The Reuters headline screams that Dimitros Pagourtzis is a "loner."
Why was that trait singled out for this alleged mass murderer?
Of course, the answer is obvious.
In America - the nation of the gregarious - those who aren't social are suspect.
That's not new. The Cult of Companionship didn't kick in with teen murderers.
When I was in high school in the 1960s, the message was: Be well-rounded. That was code for have lots of social ties. Evidence that we were authentic social animals would be important for our college applications and recommendations from teachers.
Soon enough, in the go-to economy of the post-war, success experts hammered the importance of a large, diverse, and well-connected professional network.
The psychiatric profession usually made a note if the patient seemed "isolated."
Because of yesterday's school massacre, the extreme bias against loners is reinforced, of course.
Toddlers in day care who seem solitary will be reprogrammed to become more social.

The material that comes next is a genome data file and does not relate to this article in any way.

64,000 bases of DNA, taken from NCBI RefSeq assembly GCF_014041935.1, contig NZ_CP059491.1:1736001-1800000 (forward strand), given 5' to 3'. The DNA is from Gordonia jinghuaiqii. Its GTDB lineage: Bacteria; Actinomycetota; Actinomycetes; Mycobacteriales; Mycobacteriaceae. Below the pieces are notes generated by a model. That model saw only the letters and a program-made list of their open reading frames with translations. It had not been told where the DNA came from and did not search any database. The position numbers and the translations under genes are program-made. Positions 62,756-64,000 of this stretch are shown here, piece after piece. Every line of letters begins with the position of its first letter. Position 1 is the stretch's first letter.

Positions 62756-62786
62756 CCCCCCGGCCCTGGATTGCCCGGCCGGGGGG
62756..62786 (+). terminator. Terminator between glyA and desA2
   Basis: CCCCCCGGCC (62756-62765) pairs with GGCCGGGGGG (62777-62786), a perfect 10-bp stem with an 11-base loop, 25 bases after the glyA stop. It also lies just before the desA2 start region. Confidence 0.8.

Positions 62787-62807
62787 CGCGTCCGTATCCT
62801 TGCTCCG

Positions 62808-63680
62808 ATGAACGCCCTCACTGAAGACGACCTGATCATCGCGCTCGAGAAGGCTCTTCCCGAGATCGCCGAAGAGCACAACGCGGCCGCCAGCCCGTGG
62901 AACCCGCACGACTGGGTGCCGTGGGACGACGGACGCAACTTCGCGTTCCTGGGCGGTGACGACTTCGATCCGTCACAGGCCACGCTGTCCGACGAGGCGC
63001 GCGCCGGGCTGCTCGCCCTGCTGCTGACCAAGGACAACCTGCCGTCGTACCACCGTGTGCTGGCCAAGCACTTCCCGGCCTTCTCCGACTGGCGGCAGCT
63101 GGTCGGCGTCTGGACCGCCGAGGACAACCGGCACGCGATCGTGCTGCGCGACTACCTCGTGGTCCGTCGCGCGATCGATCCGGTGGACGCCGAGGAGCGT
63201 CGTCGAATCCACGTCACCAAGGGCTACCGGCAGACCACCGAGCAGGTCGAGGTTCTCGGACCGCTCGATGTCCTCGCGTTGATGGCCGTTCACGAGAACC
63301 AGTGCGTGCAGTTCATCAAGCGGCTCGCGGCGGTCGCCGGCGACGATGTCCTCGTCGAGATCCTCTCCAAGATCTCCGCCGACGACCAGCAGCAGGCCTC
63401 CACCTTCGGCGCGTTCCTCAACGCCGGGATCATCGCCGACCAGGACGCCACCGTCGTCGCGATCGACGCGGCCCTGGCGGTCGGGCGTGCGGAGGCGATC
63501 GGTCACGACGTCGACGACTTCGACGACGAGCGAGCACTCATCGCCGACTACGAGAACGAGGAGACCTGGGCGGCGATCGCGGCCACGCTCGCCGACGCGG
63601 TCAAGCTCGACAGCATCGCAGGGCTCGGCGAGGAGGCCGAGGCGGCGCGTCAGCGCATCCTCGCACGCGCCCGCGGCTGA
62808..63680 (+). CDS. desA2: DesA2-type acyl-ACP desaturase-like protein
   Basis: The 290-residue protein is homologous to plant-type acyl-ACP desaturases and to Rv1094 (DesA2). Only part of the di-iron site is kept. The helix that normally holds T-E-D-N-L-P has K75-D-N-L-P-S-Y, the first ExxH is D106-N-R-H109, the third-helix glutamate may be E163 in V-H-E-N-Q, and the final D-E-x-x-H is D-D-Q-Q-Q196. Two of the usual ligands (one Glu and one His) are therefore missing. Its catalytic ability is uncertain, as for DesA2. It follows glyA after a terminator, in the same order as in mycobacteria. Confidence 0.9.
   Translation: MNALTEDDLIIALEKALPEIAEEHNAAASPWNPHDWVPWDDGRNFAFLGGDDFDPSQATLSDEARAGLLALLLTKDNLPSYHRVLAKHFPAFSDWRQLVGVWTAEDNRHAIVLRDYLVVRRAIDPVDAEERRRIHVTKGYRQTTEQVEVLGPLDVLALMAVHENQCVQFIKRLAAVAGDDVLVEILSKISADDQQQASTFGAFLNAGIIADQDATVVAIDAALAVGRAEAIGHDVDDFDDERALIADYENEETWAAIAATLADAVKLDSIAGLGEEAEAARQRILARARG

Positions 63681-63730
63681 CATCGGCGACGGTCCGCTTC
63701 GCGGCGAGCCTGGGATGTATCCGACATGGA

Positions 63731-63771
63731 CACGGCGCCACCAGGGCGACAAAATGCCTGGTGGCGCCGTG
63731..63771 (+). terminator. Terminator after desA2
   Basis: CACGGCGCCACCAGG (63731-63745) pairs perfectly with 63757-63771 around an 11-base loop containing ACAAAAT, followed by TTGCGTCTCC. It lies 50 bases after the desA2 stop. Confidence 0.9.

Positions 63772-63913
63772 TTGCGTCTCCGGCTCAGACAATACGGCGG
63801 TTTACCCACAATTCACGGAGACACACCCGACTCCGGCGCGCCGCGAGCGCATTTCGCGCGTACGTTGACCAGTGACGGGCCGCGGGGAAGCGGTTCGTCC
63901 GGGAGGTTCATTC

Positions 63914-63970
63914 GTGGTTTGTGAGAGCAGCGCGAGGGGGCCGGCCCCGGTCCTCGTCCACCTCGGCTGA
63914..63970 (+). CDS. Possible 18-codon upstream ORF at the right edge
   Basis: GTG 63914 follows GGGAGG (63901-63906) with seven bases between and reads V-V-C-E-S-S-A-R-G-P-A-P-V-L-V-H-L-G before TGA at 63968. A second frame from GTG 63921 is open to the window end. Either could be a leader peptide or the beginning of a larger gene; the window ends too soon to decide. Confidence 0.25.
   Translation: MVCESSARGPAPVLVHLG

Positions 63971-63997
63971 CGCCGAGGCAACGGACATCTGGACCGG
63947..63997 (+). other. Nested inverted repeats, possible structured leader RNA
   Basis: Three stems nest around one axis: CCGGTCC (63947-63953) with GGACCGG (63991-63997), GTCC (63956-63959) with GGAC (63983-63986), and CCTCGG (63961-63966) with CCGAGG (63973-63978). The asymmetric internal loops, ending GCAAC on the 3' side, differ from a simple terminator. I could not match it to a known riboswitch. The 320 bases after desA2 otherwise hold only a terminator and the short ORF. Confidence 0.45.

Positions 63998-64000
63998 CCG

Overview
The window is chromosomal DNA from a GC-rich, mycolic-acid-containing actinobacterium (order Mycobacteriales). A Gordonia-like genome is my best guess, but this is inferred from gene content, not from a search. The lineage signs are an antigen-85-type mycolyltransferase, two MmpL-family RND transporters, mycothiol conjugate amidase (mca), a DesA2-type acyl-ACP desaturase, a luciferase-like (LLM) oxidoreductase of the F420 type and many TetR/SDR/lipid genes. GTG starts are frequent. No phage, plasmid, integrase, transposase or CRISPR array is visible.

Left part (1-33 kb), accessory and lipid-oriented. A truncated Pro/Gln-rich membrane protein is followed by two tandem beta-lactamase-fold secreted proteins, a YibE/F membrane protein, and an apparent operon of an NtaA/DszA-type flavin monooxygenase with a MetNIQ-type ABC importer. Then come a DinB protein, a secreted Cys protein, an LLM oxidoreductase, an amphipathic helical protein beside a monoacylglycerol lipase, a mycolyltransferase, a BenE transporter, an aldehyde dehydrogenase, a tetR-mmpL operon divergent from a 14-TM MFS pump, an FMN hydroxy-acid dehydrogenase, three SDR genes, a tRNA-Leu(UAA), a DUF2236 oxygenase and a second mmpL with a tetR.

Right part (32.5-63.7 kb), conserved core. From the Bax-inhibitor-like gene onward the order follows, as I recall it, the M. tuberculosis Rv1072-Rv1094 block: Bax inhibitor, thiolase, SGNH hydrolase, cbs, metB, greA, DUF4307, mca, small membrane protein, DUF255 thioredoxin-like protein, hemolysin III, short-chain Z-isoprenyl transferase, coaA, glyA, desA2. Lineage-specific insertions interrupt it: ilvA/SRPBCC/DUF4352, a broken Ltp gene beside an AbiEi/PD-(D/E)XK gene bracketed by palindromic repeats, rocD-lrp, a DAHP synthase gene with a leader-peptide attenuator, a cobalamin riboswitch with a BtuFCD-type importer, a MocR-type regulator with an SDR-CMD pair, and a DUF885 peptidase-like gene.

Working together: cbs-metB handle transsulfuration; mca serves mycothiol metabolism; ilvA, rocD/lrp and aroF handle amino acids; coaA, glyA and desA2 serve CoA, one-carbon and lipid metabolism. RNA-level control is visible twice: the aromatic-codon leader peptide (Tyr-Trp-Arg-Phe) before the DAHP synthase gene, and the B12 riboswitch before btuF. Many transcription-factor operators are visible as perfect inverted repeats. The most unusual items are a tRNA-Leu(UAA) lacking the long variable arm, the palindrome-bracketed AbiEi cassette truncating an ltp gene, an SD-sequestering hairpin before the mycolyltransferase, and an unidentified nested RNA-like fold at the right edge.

Parents will be called in for high school students who seem aloof.
Managers doing performance reviews will give bad marks to employees who prefer to do tasks alone.
And, even in nursing homes, more socializing will be pushed.
At a party, a 30-something man who works in a casino told this anecdote. He was dating a 20-something. It seems to be going okay. Then she checked his Facebook page. He did not have enough followers. Dumped.
Meanwhile, the reality is that those of us who reach out to others when we're having difficult times often come to regret it.
Essentially a loner, that's what I did in 2014. Aging, shifts in my industry, and the need to relocate from the New York Metro area - all that was overwhelming me.
Today, in my little life, there are alligators in the moat and the drawbridge is down.
Reflection: Even back in high school I had a hunch all that social activity was mere conformity. Professionals can build and nurture a productive network without being hyper social. For the rest, I have two good friends from my Connecticut days.
Contact Jane Genova email@example.com.